Sex without sex chromosomes: extraordinary sex-ratios in a marine crustacean

Brad Anholt, Director of Bamfield Marine Sciences Centre ( and Canada Research Chair University of Victoria will present the Department of Statistical Science's seminar, with a talk entitled, "Sex without sex chromosomes:  extraordinary sex-ratios in a marine crustracean".

Why sex ratio is usually 1:1 at conception is one of the great success stories of evolutionary biology.  It successfully predicts the observed sex-ratio of ants and wasps with their haplo-diploid sex determination mechanisms, and deviations from 1:1 that occur due to inbreeding. For organisms with sex chromosomes, sex-ratio is very precisely determined to be 1:1 within the limits of binomial sampling.  For those without sex-chromosomes things are more interesting.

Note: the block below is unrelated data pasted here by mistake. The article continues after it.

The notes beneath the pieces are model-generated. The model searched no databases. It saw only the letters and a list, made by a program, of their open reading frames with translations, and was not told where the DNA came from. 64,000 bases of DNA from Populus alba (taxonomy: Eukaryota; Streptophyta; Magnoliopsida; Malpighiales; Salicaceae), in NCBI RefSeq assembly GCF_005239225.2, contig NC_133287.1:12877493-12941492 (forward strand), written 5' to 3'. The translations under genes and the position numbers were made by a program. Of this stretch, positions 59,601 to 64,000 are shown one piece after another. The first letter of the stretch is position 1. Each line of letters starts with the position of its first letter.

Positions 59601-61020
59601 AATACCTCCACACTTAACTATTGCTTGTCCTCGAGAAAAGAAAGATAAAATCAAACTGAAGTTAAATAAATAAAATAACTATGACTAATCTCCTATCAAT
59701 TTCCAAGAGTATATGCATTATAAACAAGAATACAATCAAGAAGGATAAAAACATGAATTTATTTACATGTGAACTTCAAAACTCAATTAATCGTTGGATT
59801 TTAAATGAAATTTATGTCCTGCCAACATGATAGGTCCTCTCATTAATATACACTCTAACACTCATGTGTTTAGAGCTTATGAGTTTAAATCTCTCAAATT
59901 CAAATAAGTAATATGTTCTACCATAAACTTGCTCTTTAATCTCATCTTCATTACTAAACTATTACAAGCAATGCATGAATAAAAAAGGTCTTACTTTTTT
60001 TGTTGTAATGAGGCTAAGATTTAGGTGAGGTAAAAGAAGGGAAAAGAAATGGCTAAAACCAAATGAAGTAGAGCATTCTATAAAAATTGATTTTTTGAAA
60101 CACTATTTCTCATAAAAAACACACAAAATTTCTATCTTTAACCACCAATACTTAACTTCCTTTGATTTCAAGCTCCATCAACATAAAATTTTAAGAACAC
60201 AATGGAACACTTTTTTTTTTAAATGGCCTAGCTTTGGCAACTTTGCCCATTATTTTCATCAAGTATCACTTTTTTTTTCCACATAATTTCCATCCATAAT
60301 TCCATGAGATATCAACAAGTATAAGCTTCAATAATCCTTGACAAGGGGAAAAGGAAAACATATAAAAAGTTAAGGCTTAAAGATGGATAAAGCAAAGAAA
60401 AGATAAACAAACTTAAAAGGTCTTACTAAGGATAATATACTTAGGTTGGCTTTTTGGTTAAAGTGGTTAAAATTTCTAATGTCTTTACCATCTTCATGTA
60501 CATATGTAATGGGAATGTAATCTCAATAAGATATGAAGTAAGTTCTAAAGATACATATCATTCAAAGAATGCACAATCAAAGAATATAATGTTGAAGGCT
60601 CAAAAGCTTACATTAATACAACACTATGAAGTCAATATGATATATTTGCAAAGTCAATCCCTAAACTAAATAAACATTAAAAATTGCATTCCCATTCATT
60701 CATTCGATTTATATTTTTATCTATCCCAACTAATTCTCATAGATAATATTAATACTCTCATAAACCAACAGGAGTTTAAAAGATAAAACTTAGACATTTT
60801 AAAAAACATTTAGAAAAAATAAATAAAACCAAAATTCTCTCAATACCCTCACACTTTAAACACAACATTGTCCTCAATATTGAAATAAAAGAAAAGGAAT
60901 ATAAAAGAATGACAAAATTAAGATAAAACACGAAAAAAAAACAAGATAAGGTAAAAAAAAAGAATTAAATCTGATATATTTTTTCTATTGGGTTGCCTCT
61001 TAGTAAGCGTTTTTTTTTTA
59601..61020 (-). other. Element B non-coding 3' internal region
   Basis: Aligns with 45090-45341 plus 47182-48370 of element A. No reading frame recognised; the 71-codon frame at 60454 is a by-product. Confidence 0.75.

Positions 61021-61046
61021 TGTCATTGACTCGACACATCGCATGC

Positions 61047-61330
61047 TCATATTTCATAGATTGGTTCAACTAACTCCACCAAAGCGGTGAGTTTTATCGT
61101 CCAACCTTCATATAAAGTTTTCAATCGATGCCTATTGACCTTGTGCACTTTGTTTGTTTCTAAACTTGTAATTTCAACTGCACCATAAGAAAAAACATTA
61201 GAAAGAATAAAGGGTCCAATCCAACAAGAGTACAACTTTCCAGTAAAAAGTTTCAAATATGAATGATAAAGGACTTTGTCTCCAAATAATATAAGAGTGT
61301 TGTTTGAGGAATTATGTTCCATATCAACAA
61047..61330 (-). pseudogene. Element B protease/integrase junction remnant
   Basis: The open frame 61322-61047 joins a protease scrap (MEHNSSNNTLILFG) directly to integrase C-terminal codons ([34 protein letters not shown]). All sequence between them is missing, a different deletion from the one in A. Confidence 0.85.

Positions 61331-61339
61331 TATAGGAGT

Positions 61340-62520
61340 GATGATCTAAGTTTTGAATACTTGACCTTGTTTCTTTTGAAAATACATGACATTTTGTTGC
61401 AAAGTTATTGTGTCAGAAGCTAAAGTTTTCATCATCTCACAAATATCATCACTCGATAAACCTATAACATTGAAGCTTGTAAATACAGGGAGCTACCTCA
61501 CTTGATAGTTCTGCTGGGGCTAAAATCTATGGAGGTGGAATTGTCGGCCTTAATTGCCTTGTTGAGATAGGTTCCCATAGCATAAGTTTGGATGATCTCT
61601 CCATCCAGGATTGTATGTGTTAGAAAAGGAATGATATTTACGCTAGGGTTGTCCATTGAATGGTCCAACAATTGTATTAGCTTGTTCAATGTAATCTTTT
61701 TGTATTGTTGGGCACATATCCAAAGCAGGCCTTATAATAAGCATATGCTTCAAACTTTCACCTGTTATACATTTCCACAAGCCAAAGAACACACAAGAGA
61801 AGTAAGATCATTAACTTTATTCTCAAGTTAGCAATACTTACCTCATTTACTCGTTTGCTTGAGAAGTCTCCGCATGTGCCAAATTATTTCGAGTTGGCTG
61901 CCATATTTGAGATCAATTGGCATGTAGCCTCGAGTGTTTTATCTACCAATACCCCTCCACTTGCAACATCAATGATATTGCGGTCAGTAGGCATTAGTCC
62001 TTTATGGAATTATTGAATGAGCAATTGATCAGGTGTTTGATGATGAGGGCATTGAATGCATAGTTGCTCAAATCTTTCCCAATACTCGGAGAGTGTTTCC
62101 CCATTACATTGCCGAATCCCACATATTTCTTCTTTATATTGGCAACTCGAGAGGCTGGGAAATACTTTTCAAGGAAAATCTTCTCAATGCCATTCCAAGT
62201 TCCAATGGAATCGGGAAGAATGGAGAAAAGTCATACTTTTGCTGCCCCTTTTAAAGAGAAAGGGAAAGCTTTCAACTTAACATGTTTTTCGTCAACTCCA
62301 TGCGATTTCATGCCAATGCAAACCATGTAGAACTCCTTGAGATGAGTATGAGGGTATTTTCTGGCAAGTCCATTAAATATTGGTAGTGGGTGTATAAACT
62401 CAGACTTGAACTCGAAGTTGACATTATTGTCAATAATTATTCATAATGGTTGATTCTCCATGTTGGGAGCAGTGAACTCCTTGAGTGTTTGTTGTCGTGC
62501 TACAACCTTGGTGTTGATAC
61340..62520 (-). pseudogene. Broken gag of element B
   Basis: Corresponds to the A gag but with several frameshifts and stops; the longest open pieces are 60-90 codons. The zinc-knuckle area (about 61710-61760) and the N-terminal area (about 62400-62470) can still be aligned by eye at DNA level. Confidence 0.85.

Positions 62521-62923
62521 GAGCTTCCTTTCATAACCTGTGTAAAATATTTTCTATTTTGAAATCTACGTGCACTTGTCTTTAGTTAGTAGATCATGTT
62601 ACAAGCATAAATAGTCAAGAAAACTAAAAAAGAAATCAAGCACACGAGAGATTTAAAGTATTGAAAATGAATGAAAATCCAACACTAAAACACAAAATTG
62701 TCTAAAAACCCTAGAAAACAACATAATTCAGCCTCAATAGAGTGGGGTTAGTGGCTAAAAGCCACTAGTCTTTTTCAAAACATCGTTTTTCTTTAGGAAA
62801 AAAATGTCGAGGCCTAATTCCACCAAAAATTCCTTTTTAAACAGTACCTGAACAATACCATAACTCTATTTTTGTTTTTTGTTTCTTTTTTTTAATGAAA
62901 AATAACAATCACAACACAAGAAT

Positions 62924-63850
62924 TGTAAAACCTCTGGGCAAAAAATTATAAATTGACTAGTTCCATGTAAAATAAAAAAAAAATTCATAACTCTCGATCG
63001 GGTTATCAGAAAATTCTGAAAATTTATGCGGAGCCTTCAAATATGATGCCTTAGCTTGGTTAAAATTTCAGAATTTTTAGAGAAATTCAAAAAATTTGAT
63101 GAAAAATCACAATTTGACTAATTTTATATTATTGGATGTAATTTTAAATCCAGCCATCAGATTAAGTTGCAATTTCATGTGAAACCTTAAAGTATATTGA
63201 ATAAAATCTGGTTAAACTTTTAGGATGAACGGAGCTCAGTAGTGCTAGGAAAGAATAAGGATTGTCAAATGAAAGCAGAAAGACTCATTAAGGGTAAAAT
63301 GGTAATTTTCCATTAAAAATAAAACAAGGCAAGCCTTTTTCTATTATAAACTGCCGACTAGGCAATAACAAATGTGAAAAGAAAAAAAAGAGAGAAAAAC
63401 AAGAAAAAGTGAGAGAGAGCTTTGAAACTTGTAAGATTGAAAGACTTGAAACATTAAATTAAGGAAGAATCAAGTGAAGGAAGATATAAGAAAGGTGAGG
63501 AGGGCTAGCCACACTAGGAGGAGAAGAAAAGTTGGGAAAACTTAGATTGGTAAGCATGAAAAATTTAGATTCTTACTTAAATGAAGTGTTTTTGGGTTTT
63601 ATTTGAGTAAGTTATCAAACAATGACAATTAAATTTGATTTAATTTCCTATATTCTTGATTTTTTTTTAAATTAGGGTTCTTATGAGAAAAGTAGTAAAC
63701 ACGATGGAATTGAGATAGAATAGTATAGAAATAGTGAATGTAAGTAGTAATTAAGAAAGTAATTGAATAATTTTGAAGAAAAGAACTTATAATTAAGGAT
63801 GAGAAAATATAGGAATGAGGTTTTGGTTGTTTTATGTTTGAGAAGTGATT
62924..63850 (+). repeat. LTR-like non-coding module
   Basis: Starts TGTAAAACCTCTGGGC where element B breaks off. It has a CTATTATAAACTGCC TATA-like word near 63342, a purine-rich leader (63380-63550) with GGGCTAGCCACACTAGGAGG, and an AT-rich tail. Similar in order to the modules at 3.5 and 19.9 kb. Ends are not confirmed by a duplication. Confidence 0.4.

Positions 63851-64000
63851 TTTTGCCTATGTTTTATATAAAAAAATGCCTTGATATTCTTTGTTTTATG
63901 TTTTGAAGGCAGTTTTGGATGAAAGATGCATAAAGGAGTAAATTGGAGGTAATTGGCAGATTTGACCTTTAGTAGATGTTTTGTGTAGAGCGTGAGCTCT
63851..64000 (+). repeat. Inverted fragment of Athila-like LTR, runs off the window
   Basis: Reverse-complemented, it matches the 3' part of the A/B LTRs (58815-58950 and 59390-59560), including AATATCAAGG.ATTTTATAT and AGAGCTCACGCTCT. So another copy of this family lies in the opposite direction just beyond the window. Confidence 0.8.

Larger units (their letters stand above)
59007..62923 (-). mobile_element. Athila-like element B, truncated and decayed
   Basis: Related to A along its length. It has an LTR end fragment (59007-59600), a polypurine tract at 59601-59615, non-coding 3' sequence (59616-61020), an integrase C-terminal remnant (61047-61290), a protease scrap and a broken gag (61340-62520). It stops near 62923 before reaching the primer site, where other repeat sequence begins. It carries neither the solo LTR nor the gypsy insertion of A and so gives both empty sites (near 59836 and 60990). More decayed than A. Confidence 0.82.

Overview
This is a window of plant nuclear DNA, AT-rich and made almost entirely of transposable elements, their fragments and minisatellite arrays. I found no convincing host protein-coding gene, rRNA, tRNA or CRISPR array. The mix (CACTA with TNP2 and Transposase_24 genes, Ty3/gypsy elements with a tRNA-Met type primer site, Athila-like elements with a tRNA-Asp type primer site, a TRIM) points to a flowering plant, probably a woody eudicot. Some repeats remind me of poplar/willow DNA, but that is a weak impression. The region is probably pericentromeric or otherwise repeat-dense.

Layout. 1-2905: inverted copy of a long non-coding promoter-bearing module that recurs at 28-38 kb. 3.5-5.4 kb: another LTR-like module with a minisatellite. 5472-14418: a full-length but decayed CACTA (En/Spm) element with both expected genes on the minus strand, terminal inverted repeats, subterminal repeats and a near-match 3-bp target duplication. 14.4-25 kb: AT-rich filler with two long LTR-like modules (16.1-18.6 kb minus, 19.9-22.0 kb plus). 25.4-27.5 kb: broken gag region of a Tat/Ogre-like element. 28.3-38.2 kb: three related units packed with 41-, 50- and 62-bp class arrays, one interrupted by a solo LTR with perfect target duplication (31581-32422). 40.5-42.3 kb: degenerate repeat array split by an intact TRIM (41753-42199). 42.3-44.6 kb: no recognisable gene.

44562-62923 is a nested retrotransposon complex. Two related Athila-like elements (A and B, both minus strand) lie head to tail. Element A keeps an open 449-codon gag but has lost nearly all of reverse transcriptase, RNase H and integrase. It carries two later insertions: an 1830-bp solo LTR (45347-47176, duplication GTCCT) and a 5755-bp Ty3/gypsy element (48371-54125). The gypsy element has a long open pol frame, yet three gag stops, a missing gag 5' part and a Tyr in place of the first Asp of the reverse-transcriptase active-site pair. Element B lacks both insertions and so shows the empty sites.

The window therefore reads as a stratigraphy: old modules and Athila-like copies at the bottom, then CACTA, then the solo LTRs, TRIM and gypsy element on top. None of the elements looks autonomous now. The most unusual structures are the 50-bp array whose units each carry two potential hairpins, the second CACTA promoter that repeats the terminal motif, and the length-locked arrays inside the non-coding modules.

In this talk Brad will describe their studies of sex determination in Tigriopus californicus, a small marine copepod (Crustacea).  I will highlight some of the more challenging sampling problems and error distributions that contributed to my decision to spend some time in your department.

Mon, 15 Feb 2016 -
13:00 to 14:00

Lecture Theatre 3, PD Hahn, Upper Campus, UCT